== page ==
The DC Courts offer exciting careers in court administration. Our court system enjoys a national reputation for excellence, and DC Courts employees have opportunities to work in innovative programs designed to enhance service to the community. The DC Courts provide staff training and professional development opportunities to foster the highest level of service to the public.
The DC Courts are committed to justice in the nation’s capital. We represent a highly skilled and motivated workforce and welcome those interested in furthering our mission. The DC Courts offer generous federal government health benefits and federal retirement, along with other supplemental benefits (transportation subsidy, optional vision and dental plans, and employee assistance programs).
The Application Process
Applicants are chosen based on a competitive selection process, which may include clerical testing and/or vacancy questions.To Apply:
Set up an account with USAJobs. (If you already have a USAJobs account, you can sign directly into your pre- existing account).Select a vacancy.
You can find vacancies by doing a search directly in USAJobs
Once you have identified a vacancy and you are ready to apply, click the “Apply Online” button and follow the instructions to complete your application. (The process will require you to create or login to a separate DCCourts/USAJOBS account to complete the application).
Internships and Volunteer Opportunities bad ?
Internships and Volunteer Opportunities The District of Columbia Courts offer students interested in law, public administration, criminal justice, and social services a unique opportunity to gain valuable experience.The internship program places students in their desired area of interest so that they may gain hands - on experience in one of the nation 's busiest courthouses. Once immersed in a division, students have the chance to learn about the work done in their field of interest.
Graduate and Undergraduate Internships
Graduate and Undergraduates generally intern within operational or support divisions of the Courts.An intern 's responsibilities will vary depending upon division and experience. Most divisional internships offer students at least forty hours of court observation along with the specific tasks of the division.
Judicial or legal internships are for students currently enrolled in law school.Interns ' responsibilities vary depending upon the judge. Most judicial interns are responsible for analysis of pending motions, legal writing and research, along with some administrative tasks. Law students interested in a judicial internship are encouraged to apply directly to each Judge.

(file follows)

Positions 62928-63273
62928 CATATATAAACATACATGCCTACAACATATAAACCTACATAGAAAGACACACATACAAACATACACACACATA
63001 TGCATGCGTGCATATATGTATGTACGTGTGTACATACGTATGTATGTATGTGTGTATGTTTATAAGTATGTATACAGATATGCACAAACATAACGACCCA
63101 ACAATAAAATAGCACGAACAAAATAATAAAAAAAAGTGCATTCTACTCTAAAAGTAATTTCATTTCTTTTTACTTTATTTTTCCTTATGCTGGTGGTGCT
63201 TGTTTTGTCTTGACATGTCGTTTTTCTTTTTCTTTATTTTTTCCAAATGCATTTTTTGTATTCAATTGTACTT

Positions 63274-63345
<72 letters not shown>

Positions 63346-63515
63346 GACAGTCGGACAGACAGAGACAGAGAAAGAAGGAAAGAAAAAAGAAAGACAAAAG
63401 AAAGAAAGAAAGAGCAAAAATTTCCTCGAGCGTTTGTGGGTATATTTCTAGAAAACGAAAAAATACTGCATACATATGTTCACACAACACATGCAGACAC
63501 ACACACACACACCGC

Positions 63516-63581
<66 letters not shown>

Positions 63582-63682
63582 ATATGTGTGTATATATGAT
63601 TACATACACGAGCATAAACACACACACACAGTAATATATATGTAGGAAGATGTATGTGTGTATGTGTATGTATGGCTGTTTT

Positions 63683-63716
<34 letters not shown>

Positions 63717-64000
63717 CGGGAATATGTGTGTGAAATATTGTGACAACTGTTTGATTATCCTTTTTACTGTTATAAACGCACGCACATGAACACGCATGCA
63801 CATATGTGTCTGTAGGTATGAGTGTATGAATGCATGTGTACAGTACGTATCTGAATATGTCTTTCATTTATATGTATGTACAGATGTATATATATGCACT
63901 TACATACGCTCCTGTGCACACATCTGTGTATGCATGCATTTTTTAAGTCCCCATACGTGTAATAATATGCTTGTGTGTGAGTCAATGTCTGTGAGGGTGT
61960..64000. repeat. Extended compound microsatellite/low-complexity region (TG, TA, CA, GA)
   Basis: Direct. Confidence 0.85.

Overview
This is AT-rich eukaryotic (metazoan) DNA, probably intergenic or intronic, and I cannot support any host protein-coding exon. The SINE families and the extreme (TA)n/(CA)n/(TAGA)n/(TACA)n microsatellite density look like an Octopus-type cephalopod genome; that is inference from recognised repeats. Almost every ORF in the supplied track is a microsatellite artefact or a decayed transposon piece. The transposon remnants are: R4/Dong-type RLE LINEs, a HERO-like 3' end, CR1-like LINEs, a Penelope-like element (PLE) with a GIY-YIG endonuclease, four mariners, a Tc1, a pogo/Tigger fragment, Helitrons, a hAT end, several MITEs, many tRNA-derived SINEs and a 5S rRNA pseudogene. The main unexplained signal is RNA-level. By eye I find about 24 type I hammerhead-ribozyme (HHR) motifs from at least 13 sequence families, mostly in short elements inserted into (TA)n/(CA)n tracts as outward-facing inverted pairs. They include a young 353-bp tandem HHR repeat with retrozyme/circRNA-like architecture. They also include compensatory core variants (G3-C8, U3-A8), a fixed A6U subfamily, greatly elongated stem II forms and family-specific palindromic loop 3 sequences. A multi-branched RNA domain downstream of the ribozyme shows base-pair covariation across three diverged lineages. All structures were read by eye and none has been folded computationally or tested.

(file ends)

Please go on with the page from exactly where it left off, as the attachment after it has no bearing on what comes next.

Passport to Work Youth Employment Services
The DCCourts participate in the DCPassport to Work Youth Employment Services Program, where DChigh school students have the opportunity to gain valuable work experience in our organization, and the DCGovernment pays them for their service to the community.Students also participate in a series of seminars on topics ranging from effective communication skills to time management.The Courts strive to expose students to a professional work environment, while giving them the tools they need to be successful.Please contact DC Department of Employment Services, Office of Youth Programs: (202 - 698 - 3492) or on line at www.dc.gov for details on how to qualify to participate in this program.
The District of Columbia welcomes volunteer groups to work on special projects.If you or your group is interested in volunteering please complete the volunteer application.
Welcome to the District of Columbia Courts.
The Courts are here to serve you, and we hope that this information will make it easier for you to complete your business with us. If you have any suggestions about how we might better assist you, please leave a note in any of the suggestion boxes located throughout the Courts, or contact the Executive Office, Room 6680, 500 Indiana Avenue, NW Washington, DC 20001. (202) 879 -1700. The DC Courts are comprised of the DC Court of Appeals, the Superior Court of DC, and the Court System, which provides administrative support to both courts. The DC Courts are the third branch of the District of Columbia government. The Mayor presides over the executive branch and the Council of the District of Columbia is the legislative branch. The Courts hear and decide cases based on the evidence and the applicable law. There are about 120 judges in the two courts as well as 24 magistrate judges and a professional staff of approximately 1,500.